* 23 October 1898 in Berlin; † 5 September 1982 in Schwaz (Tyrol)
Together with Max Beckmann, Otto Dix and George Grosz, Werner Scholz belongs to the second generation of German expressionism.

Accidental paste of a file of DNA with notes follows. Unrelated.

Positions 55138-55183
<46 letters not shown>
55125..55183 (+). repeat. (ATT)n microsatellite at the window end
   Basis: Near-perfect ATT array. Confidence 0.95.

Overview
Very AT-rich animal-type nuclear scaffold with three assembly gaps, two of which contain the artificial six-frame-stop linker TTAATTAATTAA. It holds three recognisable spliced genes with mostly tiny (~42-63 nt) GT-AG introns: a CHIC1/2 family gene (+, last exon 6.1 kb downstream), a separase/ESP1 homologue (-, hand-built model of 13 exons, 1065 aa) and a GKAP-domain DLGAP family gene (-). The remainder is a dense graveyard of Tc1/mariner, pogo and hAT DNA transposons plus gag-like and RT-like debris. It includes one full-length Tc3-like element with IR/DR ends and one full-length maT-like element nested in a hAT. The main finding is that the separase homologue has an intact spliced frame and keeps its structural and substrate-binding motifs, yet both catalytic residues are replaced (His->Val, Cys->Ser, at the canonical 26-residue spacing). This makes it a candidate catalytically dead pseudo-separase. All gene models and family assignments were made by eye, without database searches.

Following his studies at the Berlin College of Visual Arts, and his military service in World War One, Scholz in 1920 moves into a studio in his native city. His special area of interest are the artists of the ‘Brücke’, as well as Emil Nolde.The artist’s first solo exhibition is in Berlin, in 1925. In the time between 1930 and 1936 there follow several solo presentations, i.a. in Antwerp, the art gallery in Mannheim, the Bauhaus Dessau and the Märkische Museum Witten, as well as a joint exhibition with Käthe Kollwitz in Bielefeld. In 1930, the Nationalgalerie Berlin and the Wallraf-Richartz Museum in Cologne purchase works by the artist. At an early time already, Scholz, in his works, responds to the National Socialism’s menace to civilisation. As a member of the German Artists’ Union, the artist exhibits his paintings, up to a last annual exhibition of the German Artists’ Union in Hamburg (1936) that was forcibly closed by the National Socialists. In connection with the Nazi propaganda show ‘Degenerate Art’, where at least two of Scholz’s paintings are displayed, the artist is banned from taking part in exhibitions. In 1939 he moves to Alpbach in Tyrol. An air strike on Berlin in 1944 destroys almost all of his paintings. After World War Two, Scholz’s colour range brightens more and more, and he creates expressive landscape paintings. From 1946 on already, works by the artist are shown in the exhibitions of many German cities. From 1957 on, following frequent travels in South Tyrol and Northern Italy, large-scale landscape paintings are created. Works by Werner Scholz are shown in private and public collections, e.g. at the Hermitage in St. Peterburg, the Lehmbruck-Museum Duisburg, and the Hamburg art gallery.